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Tue, 27 May 2014, 20:56 GMT
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Pregnancy - When youíre meant to put on weight

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Weight is a common topic among women. Most often we’re talking about how much we’ve put on. In a world filled with culinary delights and cooking shows just urging us to have a taste, it’s no wonder our waistlines keep expanding. Most of us look down at some point and wonder where all the extra weight suddenly came from. And it can be even more surprising for pregnant women.

A new study has found that many females are completely unaware as to how much weight they should be gaining during pregnancy.

Weight gain is just one of the symptoms of pregnancy. A woman gains an average of 25 to 30 pounds during these nine months. But is this acceptable?

The study, published in the Australian and New Zealand Journal of Obstetrics, found that two-thirds of expectant Australian women didn’t know how much weight was appropriate to gain while pregnant.

More than 660 pregnant women were involved in the study and as many as a third were recorded as having gained too much weight while expecting. †

When it’s time to give birth, every mum will be carrying a lot more luggage. Some of this weight can be accounted for by the baby, the placenta and the amniotic fluid. At birth, a baby weighs just over seven pounds on average. Your placenta makes up for about one and half pounds and the amniotic fluid usually comes in at just less than two pounds.

Aside from the baby, your body goes through a lot of changes that affect your weight. The layer of muscle around your womb grows substantially, weighing about another two pounds, while your blood volume and extra bodily fluid increases by another two pounds each. There’s also the extra one pound of weight in your breasts. And then there’s fat. Your body will store a bit less than nine pounds of fat (on average), which is purposely to supply your body with energy for breastfeeding.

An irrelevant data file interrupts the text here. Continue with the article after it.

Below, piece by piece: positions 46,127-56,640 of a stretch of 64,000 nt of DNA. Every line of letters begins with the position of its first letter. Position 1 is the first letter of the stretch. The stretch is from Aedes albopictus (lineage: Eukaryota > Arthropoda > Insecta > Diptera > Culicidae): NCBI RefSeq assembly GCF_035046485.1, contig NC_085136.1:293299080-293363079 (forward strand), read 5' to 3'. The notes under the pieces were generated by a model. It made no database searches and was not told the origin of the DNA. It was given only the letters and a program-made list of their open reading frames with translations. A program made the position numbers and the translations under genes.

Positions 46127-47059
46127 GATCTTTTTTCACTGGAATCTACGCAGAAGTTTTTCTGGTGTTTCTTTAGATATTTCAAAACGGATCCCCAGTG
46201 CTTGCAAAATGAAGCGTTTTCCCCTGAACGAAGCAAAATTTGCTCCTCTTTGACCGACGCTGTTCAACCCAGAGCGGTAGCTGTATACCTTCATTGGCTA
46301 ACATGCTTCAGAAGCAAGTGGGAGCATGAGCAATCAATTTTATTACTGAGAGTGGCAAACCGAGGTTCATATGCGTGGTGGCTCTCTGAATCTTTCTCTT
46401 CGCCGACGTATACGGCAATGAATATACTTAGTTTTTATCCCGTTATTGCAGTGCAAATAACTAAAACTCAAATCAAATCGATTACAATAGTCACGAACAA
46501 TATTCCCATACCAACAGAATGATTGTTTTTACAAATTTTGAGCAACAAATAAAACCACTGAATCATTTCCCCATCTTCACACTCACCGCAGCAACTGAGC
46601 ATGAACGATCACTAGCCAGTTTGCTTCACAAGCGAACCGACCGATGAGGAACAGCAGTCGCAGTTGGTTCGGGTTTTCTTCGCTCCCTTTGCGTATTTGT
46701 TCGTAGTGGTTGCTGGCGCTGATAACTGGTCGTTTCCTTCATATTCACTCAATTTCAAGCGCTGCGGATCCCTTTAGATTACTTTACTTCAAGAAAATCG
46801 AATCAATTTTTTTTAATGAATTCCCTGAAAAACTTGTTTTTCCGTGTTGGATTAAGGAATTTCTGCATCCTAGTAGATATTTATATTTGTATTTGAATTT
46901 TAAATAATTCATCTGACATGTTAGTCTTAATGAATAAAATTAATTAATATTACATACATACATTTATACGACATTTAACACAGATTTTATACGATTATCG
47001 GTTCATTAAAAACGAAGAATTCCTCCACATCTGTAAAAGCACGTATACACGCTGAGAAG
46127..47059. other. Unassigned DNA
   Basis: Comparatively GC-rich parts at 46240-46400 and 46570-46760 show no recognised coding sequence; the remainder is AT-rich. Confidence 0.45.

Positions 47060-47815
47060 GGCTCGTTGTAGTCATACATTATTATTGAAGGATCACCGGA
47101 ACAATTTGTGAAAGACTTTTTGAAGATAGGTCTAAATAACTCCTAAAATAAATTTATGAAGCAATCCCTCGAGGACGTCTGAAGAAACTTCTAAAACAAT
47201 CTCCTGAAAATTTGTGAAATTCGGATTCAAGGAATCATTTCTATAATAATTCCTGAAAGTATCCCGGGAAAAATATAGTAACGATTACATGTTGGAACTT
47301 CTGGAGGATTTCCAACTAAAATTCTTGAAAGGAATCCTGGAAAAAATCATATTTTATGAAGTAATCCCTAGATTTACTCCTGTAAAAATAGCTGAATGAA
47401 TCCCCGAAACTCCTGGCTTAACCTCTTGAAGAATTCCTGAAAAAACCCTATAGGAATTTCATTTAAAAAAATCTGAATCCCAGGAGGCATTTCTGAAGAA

So, after all that you’re going to be a lot heavier at the end of the nine months. But all of these changes are necessary pregnancy symptoms. It’s only the weight on top of this that you should be thinking about.

Of course, these figures are only averages. For more accurate information you should seek pregnancy advice from Clearblue Advice. But, the most important thing is to accept that you will put on weight during pregnancy. Your body is meant to – but there is a limit.

Next time you’re talking about weight, be proud of the changes your body is going through to produce a healthy baby. †



By Monica Martinez
All rights reserved. Any reproducing of this article must have the author name and all the links intact.

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